History Society Trip to London 1987
If you ever go to London, it might be wise to read a map of the city on the way there, not on they way home. A Professor of Old English decided that Beowulf was what he needed for entertainment on the way there, but on the way back, a map of London was perused. No wonder he continually got lost. It was a metaphor for the entire trip. The accommodation was basic, but at least the men enjoyed their own beds. I shared a bed with a female friend. We are still friends a quarter of a century later. The men’s room was used for lecture given by an amused History of Parliament researcher who is now a professor. Given the appalling breakfast at our accommodation we headed to a bizarre café nearby. The owner has three words of English, ‘everything is coming’. One could ask for anything, and the reply would be the same. But some things never came, a knife for one’s bread, a spoon, anything. Our trip to Oxford was the intellectual highlight. When we visited the Bodleian Library, we were asked, ‘are you readers’. We assured the librarian that we were literate. When someone, who was not doing history, saw some skyscrapers, she said, knowingly, ‘ah Tudor’, we kept her well away from a Tudor expert. My strongest memory is athletic. As the intervarsity cross country championships were being held just after the London trip, I trained in Hyde Park, my training partner called me Arkle. After my intervarsity exploits, I fell asleep at the disco afterwards, a tribute to the energy required for a history society trip to London.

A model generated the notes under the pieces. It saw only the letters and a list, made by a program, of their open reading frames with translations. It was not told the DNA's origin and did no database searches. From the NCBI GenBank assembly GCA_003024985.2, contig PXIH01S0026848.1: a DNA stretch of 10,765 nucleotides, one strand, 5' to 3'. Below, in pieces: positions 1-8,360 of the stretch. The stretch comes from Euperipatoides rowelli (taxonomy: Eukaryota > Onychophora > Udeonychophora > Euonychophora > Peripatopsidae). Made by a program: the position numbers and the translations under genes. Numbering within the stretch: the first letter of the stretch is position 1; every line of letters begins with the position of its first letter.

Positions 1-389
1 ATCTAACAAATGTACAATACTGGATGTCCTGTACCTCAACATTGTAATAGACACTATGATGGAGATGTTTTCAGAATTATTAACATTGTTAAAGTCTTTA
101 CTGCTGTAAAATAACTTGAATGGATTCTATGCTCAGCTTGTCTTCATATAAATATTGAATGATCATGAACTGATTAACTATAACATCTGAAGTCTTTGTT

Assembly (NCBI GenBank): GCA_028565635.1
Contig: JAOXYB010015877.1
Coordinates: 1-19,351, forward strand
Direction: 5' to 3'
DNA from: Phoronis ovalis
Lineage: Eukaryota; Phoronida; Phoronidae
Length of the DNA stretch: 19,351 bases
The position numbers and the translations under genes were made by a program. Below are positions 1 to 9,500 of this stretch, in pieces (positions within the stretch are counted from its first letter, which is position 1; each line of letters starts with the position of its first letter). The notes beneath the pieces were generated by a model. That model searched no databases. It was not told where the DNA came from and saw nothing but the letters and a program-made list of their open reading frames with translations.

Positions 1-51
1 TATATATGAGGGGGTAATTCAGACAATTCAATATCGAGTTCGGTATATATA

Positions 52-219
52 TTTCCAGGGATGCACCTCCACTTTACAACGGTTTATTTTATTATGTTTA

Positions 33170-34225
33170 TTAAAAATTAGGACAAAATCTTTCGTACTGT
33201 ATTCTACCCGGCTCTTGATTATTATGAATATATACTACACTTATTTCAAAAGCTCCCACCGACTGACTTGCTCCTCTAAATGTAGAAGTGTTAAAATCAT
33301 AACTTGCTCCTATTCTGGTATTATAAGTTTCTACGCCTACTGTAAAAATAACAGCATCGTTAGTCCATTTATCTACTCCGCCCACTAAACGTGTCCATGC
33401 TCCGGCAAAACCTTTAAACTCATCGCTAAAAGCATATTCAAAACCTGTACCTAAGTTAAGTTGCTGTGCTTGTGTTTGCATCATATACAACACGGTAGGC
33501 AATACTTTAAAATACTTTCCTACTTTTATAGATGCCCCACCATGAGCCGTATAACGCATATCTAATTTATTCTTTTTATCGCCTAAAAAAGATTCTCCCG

Margaret Ó hÓgartaigh, a survivor of London ’87.